The bus company eventually ceded ownership of the fleet to a charity in 1999 and the charity went to the Ford Motor Company to renovate all the buses. Ford completed the renovation, even adding a dual fuel system that burned gasoline or propane at the flick of a switch. Ford added a bigger engine, power steering, and bigger brakes, then turned the buses back over to the charity, which gave them to the U.S. Government. Today, each bus sports a government license plate.
Now, the buses are undergoing another round of renovations, with the engines getting the latest technology: electric motors to reduce fossil fuel consumption. This round of improvements is being paid for by Xanterra as part of its 2014 contract to operate the buses.
Reducing fossil fuel use by the buses is part of a plan to be more environmentally conscious. One of the reasons the park is seeing a huge increase in visitor numbers is that the namesake features are slowly disappearing. The park is called Glacier for a reason; more than two dozen glaciers sit high up in the mountains, mostly on northeast facing slopes.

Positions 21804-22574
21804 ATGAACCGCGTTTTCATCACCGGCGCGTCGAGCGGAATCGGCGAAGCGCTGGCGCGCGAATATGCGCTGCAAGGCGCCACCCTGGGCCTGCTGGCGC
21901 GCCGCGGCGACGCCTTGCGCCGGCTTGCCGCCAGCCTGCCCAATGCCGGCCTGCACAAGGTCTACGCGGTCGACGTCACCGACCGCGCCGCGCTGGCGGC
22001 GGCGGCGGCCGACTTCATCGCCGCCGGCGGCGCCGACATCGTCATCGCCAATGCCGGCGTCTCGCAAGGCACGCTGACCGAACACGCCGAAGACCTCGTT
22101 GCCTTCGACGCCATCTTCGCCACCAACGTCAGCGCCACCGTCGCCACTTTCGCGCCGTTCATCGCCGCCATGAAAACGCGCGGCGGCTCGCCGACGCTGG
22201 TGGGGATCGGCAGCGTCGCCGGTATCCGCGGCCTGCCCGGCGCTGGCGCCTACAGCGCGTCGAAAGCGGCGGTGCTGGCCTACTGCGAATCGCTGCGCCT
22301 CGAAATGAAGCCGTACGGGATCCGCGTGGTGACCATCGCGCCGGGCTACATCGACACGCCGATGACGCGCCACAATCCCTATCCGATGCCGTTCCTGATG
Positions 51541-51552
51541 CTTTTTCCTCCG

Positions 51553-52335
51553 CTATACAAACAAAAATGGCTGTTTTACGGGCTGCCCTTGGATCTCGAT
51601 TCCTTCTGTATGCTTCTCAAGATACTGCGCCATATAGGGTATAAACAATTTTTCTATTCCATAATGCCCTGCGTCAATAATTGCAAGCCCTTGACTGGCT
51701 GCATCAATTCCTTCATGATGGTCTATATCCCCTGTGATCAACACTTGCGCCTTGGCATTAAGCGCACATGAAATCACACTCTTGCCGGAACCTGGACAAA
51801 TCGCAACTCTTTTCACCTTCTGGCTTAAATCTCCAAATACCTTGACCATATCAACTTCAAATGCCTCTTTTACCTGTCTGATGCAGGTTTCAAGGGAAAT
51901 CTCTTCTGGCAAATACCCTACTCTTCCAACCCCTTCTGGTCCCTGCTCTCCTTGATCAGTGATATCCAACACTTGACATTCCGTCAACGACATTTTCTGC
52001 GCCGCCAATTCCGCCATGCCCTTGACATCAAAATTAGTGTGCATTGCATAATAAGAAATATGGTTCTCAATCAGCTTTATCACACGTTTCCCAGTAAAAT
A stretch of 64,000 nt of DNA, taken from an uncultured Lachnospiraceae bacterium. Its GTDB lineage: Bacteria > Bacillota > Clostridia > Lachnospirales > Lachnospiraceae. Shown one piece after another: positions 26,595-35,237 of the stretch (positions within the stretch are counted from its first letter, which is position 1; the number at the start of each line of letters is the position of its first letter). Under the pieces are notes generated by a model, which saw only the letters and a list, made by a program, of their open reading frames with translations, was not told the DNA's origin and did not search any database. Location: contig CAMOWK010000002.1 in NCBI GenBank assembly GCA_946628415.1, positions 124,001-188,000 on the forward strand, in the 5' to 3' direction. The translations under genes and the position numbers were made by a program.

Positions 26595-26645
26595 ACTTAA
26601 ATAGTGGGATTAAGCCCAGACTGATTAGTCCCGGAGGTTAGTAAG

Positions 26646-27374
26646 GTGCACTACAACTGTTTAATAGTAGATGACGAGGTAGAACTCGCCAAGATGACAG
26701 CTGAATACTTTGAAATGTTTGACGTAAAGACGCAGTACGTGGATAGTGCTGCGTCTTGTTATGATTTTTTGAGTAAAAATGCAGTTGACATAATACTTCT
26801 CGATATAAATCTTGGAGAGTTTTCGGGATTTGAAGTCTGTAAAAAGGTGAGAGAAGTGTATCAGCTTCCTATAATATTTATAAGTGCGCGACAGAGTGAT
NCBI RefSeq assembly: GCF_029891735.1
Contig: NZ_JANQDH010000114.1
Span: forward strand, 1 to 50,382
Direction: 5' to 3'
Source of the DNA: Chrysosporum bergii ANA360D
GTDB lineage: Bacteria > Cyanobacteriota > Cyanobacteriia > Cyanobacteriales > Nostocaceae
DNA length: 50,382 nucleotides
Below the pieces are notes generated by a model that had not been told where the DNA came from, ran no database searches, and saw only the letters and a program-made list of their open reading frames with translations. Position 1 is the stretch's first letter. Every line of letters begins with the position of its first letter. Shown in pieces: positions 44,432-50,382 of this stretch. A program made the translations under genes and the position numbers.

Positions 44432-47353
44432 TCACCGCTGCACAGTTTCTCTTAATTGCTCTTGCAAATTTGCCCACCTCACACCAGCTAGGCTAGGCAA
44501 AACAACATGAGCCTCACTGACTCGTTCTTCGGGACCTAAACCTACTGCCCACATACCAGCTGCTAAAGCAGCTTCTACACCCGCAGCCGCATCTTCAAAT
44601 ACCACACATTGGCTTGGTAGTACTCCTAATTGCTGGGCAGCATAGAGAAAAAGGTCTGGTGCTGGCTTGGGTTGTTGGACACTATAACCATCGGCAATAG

When the area of northwest Montana was first surveyed by scientists in the mid-1800s, they counted more than 150 glaciers in the region. But thanks to rising global temperatures, caused in part by fossil fuel consumption, the earth is warming and the glaciers are melting. There are dramatic photos of how one of the biggest glaciers in the park has virtually disappeared since the turn of the 20th century. It’s called Grinnell Glacier and is located in the Many Glacier Valley.